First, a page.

I have to preface this comment by saying it is not positive. After last night’s win, it probably should be, but it is anything but.
I hate Alfonso Soriano.
In a city that idolizes the everyman and "grinders" and guys who just play the game, any game, the right way, Soriano is the antithesis. He cares not about his team or this city or sometimes, I don’t even think he cares about his own stats.
I went to the game last night, stayed all the way to the end and when he came up with the bases loaded, no outs, and an 0 for 5 with 3 strikeouts in his box score, I was almost upset. Not that he would screw it up. No, I was upset because I knew he was going to win it. I was upset because the guy who looked terrible for 4 at-bats and then just plain childish on one (the no run grounder), was going to be vindicated by being the de facto hero of the game. Anyone (with the obvious exception of little leaguer Mike Fontenot) could have won that game in that situation, yet it had to be the guy who mentally needed it the least.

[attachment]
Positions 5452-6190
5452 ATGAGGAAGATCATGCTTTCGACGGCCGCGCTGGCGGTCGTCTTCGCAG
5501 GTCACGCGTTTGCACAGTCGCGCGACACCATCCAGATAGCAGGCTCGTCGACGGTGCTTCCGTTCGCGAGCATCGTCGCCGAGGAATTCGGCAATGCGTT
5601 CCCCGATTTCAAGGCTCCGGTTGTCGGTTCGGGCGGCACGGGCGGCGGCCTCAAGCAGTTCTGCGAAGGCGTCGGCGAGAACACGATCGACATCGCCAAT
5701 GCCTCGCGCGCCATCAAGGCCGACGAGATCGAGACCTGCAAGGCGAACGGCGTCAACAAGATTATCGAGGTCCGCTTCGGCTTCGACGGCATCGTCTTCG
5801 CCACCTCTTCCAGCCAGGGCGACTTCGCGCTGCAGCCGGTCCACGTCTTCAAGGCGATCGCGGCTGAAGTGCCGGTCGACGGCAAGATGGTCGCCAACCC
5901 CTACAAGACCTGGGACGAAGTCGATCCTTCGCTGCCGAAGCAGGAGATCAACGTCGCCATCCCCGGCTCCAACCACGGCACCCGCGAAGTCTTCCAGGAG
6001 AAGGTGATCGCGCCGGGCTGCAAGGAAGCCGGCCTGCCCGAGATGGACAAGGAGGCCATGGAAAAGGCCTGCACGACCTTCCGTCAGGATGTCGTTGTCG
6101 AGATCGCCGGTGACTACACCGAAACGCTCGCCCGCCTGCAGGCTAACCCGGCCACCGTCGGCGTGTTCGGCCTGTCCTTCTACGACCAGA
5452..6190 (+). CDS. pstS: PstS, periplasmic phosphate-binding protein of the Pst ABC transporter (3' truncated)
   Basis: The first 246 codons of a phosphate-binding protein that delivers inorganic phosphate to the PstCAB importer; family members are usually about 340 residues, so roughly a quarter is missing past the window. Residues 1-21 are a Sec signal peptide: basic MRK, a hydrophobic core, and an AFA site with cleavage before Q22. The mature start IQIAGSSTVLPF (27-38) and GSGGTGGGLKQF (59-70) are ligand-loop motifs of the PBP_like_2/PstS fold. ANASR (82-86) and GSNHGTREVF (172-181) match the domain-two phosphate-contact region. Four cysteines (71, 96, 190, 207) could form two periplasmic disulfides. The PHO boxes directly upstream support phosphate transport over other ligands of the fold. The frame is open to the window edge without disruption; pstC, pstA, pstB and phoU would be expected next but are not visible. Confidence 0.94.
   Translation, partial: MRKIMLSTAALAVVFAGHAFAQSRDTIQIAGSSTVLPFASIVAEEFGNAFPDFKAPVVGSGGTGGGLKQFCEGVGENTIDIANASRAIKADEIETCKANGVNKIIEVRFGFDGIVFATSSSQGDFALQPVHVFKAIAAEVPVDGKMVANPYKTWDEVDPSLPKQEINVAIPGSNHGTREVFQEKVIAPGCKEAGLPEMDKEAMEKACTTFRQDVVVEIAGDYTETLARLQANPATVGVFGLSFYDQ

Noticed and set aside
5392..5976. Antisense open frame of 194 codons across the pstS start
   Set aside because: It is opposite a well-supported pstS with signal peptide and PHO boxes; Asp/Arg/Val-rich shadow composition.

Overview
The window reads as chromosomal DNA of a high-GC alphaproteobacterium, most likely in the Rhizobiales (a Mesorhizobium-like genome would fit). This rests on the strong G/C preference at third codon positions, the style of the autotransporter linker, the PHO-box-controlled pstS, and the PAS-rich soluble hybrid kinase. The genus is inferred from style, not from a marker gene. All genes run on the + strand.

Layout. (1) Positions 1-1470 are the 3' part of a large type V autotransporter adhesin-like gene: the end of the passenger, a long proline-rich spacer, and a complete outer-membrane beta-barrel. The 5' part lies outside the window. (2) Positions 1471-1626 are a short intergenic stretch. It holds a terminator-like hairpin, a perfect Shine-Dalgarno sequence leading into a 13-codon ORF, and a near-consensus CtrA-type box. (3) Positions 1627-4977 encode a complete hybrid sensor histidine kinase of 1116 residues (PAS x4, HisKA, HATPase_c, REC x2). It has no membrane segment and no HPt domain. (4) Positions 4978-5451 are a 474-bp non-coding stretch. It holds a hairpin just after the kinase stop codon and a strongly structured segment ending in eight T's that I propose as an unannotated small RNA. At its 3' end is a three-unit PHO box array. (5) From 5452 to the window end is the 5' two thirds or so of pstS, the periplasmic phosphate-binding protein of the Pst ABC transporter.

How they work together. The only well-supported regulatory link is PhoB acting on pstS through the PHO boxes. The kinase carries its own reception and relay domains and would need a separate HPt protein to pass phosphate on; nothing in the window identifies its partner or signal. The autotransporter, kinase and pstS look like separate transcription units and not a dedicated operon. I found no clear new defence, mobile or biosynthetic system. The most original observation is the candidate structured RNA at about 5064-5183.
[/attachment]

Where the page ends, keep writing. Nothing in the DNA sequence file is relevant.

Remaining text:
You could make the argument that he did need it and it was helpful for him mentally, but I just don’t see that happening. I see him taking away 1 thing away from this game: Soriano can do whatever he wants. He can be god awful for 12 innings, but if he does just one thing right, he’s doing his job. It’s like dealing with a toddler. If you don’t explain the consequences of right and wrong, they’re just going to continue to do the same thing over and over. (And if you don’t think the analogy of Soriano being a toddler is accurate, then you haven’t seen this embarrassing video of his cluelessness.)
I hope I’m wrong, I’ve been positive about most things that have occurred this season, but when that ball landed way out in center and he did that stupid face swipe motion to everyone (including stiffing Quade on his high five request around third. Seriously, just pitiful) I couldn’t have been more annoyed that I stayed there for three hours to see him get mobbed at the plate by his more deserving teammates.
Alright, ranting finished. I’m not even sure this made sense; I didn’t have time to proofread it at work. Let’s stay in first. Go Cubs.